Anyway, I found it reasonable but must admit I've been doing tonnes of ND proofs.

My guess between 75 - 80%]]>

A late night looms, anyone writing in Benoni?]]>

I'm also looking for more material around the k-validity i.e. its proof.

i.m using COS261C Fitch to practice natural deduction for propositional and predicate logic. But would like more material to practice ND for modals]]>

W = { X4, X5, X6 }

R = { (X4,X4), (x4,X5), (X5,X5), (X5,X6), (X6,X6) }

so each world as a relation to itself and apart form X6 not linking back to X4 the rest of the relations are transitive.

The books states that this frame does not satisfy []p -> [][]p

... here's my thinking ...

for X4, []p is true as p is true @ X4 and X5 (only worlds accessible via single step relation from X4)

for X4, [][]p is true as [] is true @ X4 and []p is true @ X5 (for the same reasons as X4, i.e. with itself and next world )

for X5, []p is true as already seen above

for X5, [][]p is true as same approach as X4 (i.e. []p is true @ X6 because of its reflexive relation)

for X6, []p is true because of the reflexive relation

but what about [][]p - my understanding is that []p must be true from all worlds accessible from X6 via single step relation, and in my view that relation is (X6,X6)

as pointed out the book says that this is not so i.e. []p -> [][]p is false, and the only what this can be false is if []p is true and [][]p is false - I can't get [][]p false

Any takers?]]>

I can't seem to get past page 310/311

Think I got used to 2year text book that kept the pace really slow...]]>

I'm not sure how to start the proof so any help/hints/pointers would be awesome :)

I know that I need to prove that ~K1~K1(p & q) -> K1(p &q) and then visa versa, but I'm just not sure what to do with the ~K1~K1...]]>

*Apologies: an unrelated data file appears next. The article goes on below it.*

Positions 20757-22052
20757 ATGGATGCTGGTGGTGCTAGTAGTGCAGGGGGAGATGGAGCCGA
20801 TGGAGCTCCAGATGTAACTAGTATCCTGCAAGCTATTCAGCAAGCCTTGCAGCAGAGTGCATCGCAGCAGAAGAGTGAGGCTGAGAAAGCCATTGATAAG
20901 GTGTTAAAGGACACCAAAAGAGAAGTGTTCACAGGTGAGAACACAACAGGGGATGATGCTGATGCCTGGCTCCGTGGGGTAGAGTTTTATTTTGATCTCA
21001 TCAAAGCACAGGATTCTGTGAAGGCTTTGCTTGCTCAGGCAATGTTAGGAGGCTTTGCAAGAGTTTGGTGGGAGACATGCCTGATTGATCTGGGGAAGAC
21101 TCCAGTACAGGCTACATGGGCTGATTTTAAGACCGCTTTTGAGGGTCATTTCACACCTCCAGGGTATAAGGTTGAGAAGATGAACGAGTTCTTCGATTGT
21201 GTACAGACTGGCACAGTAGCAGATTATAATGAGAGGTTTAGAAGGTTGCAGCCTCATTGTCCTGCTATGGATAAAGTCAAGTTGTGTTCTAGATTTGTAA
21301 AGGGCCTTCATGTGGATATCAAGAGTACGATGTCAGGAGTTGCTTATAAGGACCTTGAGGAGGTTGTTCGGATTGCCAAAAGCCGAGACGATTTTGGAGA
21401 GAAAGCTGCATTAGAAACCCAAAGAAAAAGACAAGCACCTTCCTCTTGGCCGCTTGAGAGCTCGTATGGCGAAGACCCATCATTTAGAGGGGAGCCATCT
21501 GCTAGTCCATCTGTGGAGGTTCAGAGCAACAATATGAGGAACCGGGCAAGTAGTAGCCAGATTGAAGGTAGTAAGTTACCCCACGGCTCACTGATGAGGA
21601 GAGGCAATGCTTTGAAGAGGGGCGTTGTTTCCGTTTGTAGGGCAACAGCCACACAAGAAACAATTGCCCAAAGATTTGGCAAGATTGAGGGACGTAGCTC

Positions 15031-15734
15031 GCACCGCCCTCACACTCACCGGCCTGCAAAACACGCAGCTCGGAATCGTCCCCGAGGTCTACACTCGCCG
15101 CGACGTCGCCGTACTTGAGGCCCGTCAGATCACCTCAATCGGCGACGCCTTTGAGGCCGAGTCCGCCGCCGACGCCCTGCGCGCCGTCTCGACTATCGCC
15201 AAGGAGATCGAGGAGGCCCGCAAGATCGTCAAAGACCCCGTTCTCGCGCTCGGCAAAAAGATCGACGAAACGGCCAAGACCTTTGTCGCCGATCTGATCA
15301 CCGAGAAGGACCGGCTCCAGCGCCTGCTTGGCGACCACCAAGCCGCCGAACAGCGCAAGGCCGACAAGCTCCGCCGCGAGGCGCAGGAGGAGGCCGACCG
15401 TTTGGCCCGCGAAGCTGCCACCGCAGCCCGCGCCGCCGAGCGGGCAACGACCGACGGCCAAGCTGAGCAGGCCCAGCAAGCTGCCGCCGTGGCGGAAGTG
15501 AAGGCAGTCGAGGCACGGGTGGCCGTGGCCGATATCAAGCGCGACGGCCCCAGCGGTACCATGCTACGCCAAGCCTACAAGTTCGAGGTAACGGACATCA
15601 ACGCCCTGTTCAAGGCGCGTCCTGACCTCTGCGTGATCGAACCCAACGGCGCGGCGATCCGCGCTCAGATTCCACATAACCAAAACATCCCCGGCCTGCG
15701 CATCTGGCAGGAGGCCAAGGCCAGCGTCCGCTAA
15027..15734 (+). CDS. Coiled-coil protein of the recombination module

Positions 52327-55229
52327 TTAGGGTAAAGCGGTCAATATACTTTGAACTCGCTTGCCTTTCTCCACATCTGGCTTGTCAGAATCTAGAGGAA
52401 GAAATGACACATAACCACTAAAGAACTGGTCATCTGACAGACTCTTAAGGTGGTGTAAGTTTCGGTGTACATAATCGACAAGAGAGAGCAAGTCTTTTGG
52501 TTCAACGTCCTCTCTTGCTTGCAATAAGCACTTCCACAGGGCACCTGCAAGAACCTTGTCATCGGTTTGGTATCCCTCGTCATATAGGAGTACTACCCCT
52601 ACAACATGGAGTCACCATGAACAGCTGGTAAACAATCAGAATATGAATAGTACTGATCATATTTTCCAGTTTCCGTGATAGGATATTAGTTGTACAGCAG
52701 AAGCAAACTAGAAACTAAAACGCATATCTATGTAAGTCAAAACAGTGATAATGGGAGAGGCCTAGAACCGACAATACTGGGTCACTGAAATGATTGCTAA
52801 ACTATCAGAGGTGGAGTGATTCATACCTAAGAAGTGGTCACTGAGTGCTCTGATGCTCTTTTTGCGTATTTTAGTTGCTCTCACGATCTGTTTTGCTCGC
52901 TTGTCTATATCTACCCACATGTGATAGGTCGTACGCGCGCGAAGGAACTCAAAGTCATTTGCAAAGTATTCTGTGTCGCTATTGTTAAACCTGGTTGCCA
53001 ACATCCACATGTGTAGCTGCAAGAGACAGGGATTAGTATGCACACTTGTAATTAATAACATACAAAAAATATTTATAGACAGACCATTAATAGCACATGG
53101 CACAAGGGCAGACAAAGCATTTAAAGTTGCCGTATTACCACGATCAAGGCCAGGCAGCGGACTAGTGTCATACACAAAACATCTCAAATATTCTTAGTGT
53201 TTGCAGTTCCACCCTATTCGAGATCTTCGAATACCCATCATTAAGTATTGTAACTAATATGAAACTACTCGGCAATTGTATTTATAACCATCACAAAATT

For 9.1, how does one change the 'not P' into a 'P' in the goal? I feel like I'm missing something simple here because it's only supposed to be 5 marks...

Any advice would be awesome :) Thanks]]>

This is kind of what I am thinking for question 6 and was hoping that someone could comment on it to tell me if I'm on the right track.

The formula says that for all x, it is not the case that P(x,x). And I assume that we have to come up with a meaning for P? So then, a model where the formula is true is if P means 'greater than' and a model where the formula is false is if P is equality.

Is that right? Is that the idea to give P different meanings? Or is it x that we are supposed to assign meaning to?

Thanks]]>

I have an identity which would suite me changing with DeMorgans law, but I dont know if I am allowed to use "DeMorgan" as a reason, or if I have to put the whole DeMorgan proof in (This would be crap because it would increase the size of the proof by 5 times.)]]>

Hopefully someone can help me - for some reason I cannot understand exactly what they are asking with question 4.

Do we have to prove that: 11

I don't quite understand what they mean then they say: "is 'n multiple of 7 ..."

Thanks in advance]]>

Q1

(p -> ~q) ...1

(p ^ r) ...2

s ...3

Will it be (1 v 2) ->3 or 1 v (2 -> 3)

Q6

Must we place the brackets to make the two semantically equivalent?

I did email cos361@.......

I will wait for a response.]]>

I always say if there is a lot of feedback on this, I may one day complete the last hree chapters :-)

As always, corrections are welcome.]]>